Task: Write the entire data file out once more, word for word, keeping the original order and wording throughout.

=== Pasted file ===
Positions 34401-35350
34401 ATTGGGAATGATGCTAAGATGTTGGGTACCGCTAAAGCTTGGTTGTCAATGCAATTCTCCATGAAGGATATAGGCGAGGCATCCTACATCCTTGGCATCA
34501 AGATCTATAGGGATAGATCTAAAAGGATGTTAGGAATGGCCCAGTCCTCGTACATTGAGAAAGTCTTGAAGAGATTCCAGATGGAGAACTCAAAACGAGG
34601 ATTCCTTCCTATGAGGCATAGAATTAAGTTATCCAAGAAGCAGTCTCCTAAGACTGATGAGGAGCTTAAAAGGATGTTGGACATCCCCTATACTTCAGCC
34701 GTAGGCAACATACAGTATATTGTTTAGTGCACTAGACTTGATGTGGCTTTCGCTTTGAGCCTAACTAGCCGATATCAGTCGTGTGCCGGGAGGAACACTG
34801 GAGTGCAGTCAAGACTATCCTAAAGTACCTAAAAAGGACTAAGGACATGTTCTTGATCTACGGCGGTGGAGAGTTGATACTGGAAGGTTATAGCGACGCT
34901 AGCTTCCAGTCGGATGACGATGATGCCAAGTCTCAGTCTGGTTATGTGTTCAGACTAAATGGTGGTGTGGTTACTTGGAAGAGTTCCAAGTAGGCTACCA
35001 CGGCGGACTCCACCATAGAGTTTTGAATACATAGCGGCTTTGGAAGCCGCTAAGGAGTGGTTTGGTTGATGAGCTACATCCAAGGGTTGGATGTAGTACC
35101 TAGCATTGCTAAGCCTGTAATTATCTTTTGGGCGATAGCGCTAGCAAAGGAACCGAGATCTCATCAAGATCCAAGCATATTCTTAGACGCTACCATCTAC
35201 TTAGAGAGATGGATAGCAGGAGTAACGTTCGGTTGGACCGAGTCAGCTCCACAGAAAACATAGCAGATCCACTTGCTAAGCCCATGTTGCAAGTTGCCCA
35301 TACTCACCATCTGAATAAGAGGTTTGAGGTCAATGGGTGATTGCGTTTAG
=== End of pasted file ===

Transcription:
Positions 34401-35350
34401 ATTGGGAATGATGCTAAGATGTTGGGTACCGCTAAAGCTTGGTTGTCAATGCAATTCTCCATGAAGGATATAGGCGAGGCATCCTACATCCTTGGCATCA
34501 AGATCTATAGGGATAGATCTAAAAGGATGTTAGGAATGGCCCAGTCCTCGTACATTGAGAAAGTCTTGAAGAGATTCCAGATGGAGAACTCAAAACGAGG
34601 ATTCCTTCCTATGAGGCATAGAATTAAGTTATCCAAGAAGCAGTCTCCTAAGACTGATGAGGAGCTTAAAAGGATGTTGGACATCCCCTATACTTCAGCC
34701 GTAGGCAACATACAGTATATTGTTTAGTGCACTAGACTTGATGTGGCTTTCGCTTTGAGCCTAACTAGCCGATATCAGTCGTGTGCCGGGAGGAACACTG
34801 GAGTGCAGTCAAGACTATCCTAAAGTACCTAAAAAGGACTAAGGACATGTTCTTGATCTACGGCGGTGGAGAGTTGATACTGGAAGGTTATAGCGACGCT
34901 AGCTTCCAGTCGGATGACGATGATGCCAAGTCTCAGTCTGGTTATGTGTTCAGACTAAATGGTGGTGTGGTTACTTGGAAGAGTTCCAAGTAGGCTACCA
35001 CGGCGGACTCCACCATAGAGTTTTGAATACATAGCGGCTTTGGAAGCCGCTAAGGAGTGGTTTGGTTGATGAGCTACATCCAAGGGTTGGATGTAGTACC
35101 TAGCATTGCTAAGCCTGTAATTATCTTTTGGGCGATAGCGCTAGCAAAGGAACCGAGATCTCATCAAGATCCAAGCATATTCTTAGACGCTACCATCTAC
35201 TTAGAGAGATGGATAGCAGGAGTAACGTTCGGTTGGACCGAGTCAGCTCCACAGAAAACATAGCAGATCCACTTGCTAAGCCCATGTTGCAAGTTGCCCA
35301 TACTCACCATCTGAATAAGAGGTTTGAGGTCAATGGGTGATTGCGTTTAG